Five Spring Time Brain Fitness Workouts and It is Not Sudoku

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Everyday activities can improve brain fitness. Ace Medical Group doctor provides spring brain exercises.

Dementia Express

Dementia Express

There are easy and routine ways of exercising one's brain.

"Everyone needs to realize how we are giving up brain activity by giving up everyday tasks," says Dr. Grewal, an Internal medicine physician and author of the book 'Dementia Express: Lose Your Memory in 100 Ways,' a rare satirical on brain health.

There are easy and routine ways of exercising one's brain. Here are some ways a person can boost their brain activity this spring:

Gardening - When someone works in a garden, the person has to analyze the condition of the soil and the plants. The person then has to formulate a plan for growing the plants and landscape. Gardening is also an exercise, which has been proven to reduce chances of memory loss. Analytical thinking keep the brain sharp and on its toes. So everyone should go and grow those plants in their backyard.

Swimming - Summer time is coming and a popular outdoor activity is a great way to keep up both the physical and mental fitness. Swimming is a great way to build up endurance and coordination. A fun and easy-to-do activity with family and even while on vacation.

Jogging - With the weather changing, this is a good time to have a change of scenery. The gym becomes boring with the same routine and the same old walls around a person. Try a new location for exercise, the brain takes in and registers the new surroundings creating the brain buzzing waves which exercises the brain. Jogging keeps the mind fresh and stamina up.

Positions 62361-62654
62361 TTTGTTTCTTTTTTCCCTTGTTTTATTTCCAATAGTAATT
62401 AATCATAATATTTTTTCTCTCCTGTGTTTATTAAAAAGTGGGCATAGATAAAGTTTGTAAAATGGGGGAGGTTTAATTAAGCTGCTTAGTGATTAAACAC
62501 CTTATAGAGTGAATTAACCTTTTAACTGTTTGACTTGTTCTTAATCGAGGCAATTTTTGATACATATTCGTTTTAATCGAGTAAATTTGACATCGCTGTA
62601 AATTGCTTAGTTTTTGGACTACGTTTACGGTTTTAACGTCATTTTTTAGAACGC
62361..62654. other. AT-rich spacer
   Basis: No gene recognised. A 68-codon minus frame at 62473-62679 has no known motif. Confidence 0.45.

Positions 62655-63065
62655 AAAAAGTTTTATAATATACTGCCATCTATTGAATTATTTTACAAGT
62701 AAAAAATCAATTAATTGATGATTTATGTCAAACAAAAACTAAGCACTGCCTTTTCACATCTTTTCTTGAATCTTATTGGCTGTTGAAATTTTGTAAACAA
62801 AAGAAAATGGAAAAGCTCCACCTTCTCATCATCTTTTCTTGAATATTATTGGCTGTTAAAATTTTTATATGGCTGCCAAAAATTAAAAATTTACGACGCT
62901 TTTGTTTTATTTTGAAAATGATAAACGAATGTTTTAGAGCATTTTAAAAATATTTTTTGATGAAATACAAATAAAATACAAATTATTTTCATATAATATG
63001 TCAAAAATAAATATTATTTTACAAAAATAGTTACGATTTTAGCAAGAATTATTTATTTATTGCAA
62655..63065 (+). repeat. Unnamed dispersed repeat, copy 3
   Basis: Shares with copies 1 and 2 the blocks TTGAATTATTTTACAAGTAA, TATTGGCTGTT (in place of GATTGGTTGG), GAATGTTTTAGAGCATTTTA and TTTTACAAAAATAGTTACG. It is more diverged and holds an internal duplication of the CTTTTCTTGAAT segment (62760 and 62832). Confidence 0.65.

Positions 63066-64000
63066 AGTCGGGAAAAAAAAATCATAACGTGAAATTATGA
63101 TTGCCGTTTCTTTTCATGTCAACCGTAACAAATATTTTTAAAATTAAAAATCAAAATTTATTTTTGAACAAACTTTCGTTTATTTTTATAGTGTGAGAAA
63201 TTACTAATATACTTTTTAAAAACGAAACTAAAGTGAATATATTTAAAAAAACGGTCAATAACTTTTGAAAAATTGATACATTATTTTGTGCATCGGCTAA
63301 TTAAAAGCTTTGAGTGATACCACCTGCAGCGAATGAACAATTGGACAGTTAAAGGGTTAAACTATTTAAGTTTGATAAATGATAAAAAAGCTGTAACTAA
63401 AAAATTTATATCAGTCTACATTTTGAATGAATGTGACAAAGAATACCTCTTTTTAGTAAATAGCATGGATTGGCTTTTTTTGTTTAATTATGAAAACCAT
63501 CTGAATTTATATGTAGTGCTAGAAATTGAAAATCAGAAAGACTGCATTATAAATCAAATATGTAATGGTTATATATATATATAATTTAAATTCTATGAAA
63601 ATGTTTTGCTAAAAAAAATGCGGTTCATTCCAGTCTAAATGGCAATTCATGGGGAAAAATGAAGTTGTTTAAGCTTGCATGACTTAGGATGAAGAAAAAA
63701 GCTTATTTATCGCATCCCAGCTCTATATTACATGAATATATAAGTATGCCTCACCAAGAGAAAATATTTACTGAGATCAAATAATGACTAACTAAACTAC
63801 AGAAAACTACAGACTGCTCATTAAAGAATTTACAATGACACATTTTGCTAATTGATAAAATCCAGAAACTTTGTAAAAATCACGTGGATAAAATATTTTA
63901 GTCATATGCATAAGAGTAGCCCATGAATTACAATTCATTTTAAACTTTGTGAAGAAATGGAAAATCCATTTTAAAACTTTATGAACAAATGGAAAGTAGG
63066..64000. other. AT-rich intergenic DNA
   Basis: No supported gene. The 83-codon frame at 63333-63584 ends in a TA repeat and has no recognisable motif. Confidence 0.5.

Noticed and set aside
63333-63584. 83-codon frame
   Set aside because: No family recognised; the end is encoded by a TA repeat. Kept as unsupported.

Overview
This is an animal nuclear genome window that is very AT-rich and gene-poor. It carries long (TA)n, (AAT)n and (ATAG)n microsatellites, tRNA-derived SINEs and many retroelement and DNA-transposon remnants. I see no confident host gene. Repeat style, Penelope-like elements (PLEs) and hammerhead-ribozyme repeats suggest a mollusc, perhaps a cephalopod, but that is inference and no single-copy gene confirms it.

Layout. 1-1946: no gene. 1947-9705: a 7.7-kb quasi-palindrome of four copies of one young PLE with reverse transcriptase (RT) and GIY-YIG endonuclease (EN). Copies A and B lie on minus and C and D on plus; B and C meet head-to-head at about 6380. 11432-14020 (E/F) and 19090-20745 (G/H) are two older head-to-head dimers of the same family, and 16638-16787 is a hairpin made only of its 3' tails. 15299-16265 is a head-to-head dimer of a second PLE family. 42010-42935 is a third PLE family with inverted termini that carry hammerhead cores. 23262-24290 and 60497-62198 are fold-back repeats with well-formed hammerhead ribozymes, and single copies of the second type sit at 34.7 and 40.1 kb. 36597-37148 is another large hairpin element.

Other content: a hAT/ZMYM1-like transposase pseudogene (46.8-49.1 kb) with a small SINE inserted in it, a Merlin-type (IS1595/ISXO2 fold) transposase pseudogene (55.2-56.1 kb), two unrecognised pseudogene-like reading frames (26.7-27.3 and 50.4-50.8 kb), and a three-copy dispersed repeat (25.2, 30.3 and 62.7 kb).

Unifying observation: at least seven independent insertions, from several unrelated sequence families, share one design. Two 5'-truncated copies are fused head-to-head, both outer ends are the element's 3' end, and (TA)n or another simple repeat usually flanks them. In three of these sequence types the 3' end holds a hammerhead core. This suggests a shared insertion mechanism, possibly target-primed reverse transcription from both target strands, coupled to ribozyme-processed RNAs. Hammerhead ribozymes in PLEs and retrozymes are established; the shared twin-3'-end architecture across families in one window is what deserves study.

Biking - Another great outside activity is biking. Along with great exercise, a person has to process the information on how to ride the bike. Balancing is done by brain more than the muscles. Also when riding a bike on a course, the brain has to react to obstacles. This exposes the brain to exercises which doing Sudoku or crosswords won't.

Roller-blading - Learning to roller-blade is challenging. Tremendous amount of hand, foot, and eye coordination is needed to roller blade. It is a super-gym for the brain exercises.

Credentials: Dr. Sandeep Grewal is a physician practicing in small town of Rock Hill, South Carolina, who is the author of the book 'Dementia Express: Lose Your Memory in 100 Ways. The book is a health book satire, a new humorous approach to delivering health-related advice. Dr. Grewal is a diplomate of the American Board of Internal Medicine. He has been named one of Charlotte Business Journal’s “Forty Under 40”, received the magazine’s 2012 “Innovation in Healthcare” award, and Vitals “Top 10 Doctor” 2013 award.

Availability: North and South Carolina, nationwide by arrangement and via telephone; often available last-minute.

Contact: Dr. Sandeep Grewal (803) 325 2236 or amy(at)acemedicalgroup(dot)org

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Amy Coleman
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